Got a question? Email me Nathan.D.Belanger@uscga.edu!

 

More about Nathan.

 

Lax, Lax, Re-Lax

(Academics, Athletics, Class of 2018) Permanent link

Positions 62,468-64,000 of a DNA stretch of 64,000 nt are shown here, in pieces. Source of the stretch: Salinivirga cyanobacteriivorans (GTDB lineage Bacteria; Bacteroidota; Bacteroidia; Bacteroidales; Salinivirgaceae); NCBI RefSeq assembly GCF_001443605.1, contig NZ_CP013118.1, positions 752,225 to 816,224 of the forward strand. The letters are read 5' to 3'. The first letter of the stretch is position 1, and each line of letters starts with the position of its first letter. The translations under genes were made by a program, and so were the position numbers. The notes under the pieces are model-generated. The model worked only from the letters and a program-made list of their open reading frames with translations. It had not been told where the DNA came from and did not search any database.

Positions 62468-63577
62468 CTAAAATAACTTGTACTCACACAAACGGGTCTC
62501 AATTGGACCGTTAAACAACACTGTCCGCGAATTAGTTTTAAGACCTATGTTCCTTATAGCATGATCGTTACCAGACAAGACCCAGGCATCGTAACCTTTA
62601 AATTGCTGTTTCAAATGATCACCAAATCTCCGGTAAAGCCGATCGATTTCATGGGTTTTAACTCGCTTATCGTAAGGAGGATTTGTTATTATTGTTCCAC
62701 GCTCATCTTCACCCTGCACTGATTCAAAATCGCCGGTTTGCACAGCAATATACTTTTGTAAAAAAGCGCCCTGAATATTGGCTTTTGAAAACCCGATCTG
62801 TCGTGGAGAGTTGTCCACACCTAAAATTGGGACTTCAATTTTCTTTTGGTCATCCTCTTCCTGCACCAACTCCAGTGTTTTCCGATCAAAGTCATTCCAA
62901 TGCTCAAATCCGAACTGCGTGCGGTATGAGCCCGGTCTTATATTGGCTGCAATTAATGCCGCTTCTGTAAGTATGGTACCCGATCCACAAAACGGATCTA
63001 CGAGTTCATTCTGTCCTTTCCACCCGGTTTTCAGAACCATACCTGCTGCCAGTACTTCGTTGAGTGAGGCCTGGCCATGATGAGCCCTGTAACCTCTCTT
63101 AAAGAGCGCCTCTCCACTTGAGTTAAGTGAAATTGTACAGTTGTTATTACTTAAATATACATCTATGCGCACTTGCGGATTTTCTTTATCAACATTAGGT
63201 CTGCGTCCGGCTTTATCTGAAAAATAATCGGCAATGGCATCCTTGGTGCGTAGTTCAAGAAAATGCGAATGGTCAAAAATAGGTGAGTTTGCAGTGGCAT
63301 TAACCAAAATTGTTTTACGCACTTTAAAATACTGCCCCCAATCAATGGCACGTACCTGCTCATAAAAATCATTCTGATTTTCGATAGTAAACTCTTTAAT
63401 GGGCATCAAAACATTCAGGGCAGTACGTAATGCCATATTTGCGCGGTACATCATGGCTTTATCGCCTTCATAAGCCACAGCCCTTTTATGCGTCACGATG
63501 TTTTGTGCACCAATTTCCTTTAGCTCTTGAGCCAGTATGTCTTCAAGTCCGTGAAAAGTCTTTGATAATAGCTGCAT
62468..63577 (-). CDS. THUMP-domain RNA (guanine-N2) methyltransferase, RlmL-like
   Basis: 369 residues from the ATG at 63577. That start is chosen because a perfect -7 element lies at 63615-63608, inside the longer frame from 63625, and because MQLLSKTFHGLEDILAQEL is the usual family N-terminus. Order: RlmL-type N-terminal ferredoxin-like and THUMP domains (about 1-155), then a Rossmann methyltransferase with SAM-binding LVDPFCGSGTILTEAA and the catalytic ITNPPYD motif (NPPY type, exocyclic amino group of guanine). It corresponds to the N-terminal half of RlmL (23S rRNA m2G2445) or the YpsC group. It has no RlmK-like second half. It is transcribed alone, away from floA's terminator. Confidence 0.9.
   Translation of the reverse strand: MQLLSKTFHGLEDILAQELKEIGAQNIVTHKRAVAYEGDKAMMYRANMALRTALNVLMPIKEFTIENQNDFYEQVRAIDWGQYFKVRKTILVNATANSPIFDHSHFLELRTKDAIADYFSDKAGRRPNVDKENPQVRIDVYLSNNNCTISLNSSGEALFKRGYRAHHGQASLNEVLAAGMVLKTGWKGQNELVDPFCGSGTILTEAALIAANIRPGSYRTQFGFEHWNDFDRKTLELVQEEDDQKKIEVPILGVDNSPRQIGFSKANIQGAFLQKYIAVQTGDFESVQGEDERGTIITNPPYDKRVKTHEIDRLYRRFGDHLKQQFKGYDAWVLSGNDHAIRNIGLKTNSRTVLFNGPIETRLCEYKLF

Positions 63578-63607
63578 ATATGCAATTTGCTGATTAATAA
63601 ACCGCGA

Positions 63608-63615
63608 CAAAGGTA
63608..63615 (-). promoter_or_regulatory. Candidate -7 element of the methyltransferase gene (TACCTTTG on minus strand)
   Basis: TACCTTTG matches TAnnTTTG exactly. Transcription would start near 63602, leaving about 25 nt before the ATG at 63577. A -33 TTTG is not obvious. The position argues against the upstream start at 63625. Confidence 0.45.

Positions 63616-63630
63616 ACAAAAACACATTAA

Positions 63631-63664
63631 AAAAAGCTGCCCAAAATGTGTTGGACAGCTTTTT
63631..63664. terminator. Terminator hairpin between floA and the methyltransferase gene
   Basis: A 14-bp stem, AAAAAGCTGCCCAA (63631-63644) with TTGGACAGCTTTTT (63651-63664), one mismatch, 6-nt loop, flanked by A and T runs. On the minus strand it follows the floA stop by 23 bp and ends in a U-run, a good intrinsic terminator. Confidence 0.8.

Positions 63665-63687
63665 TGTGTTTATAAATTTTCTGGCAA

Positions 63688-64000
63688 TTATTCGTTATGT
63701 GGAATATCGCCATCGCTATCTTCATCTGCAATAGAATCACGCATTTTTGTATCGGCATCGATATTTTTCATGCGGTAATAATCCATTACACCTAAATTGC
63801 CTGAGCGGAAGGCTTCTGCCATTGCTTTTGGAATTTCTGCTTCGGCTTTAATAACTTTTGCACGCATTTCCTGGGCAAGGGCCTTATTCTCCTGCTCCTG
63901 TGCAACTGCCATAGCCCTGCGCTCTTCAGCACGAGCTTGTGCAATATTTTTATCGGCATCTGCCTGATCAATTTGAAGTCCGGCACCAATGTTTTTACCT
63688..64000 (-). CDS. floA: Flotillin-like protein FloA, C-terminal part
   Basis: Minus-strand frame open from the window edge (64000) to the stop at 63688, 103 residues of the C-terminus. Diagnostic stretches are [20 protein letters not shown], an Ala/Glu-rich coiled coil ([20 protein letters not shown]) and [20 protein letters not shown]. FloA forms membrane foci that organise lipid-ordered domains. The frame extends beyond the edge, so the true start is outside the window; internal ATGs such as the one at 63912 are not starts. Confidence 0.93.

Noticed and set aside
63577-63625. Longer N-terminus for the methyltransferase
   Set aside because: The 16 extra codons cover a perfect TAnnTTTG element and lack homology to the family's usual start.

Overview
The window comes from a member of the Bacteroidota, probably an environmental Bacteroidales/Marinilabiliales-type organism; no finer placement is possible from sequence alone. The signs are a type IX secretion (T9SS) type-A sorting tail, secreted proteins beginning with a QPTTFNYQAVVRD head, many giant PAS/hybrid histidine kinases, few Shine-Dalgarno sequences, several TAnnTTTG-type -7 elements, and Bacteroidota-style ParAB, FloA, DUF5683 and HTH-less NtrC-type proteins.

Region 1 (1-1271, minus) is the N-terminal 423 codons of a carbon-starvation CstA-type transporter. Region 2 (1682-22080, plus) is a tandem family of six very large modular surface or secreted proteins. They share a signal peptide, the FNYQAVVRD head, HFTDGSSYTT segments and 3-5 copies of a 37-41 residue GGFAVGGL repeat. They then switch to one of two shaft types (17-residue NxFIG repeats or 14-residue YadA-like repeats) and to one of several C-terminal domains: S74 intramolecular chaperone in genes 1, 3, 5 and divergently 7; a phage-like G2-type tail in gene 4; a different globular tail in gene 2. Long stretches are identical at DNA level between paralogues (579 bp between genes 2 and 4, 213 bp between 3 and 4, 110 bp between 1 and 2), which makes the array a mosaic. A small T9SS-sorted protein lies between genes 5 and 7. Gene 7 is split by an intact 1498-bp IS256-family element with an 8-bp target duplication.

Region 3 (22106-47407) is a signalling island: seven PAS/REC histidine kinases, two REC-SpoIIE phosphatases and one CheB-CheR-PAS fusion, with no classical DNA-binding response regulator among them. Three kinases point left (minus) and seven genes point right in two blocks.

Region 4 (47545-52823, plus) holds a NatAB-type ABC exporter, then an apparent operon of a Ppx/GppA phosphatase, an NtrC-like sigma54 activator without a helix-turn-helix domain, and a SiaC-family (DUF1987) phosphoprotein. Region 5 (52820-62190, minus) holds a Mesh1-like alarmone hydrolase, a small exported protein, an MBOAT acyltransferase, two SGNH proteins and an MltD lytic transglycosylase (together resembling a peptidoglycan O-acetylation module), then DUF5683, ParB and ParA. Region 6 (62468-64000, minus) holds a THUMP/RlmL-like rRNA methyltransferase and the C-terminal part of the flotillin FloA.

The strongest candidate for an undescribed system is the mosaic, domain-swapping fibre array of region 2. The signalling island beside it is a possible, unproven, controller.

Hosley Photo Hello everyone and happy snow day! That’s right today is February 8th and here at CGA we had our very first snow day of the 2016 winter season! All excitement aside, it provided for a great extra day to get some homework done and just relax a little bit. Speaking of “lax,” last week marked the beginning of spring sports season for the greatest sport on earth, lacrosse! I am thrilled to be in season again, although conditioning is pretty tough and these days we tend to have to shovel the field before practice... We practice six days a week and have been working on fitness like crazy to prepare for our upcoming games. Although playing a sport is a pretty big time commitment, I love the girls on the team and there’s no other way I would rather spend my afternoons here at the Academy. Playing a sport also gives us a much needed break after the academic day and before starting on homework. Lacrosse also provides some incredible opportunities in terms of team development, leadership lessons, and travel. This spring break we will be going to Colorado to visit the Air Force Academy and play a few games against teams in the area. I am super excited and hope we will have a little bit of time to hike and explore. During one of our recent practices, we had to stop playing so that the President of the country of Georgia could cross our field, along with his escorts and secret service. Believe it or not, the team actually got to take a picture with him! He was such a nice man and even mentioned how he had heard of us and our world famous lacrosse skills. (I am immediately to the right, next to the President in the team picture with him!)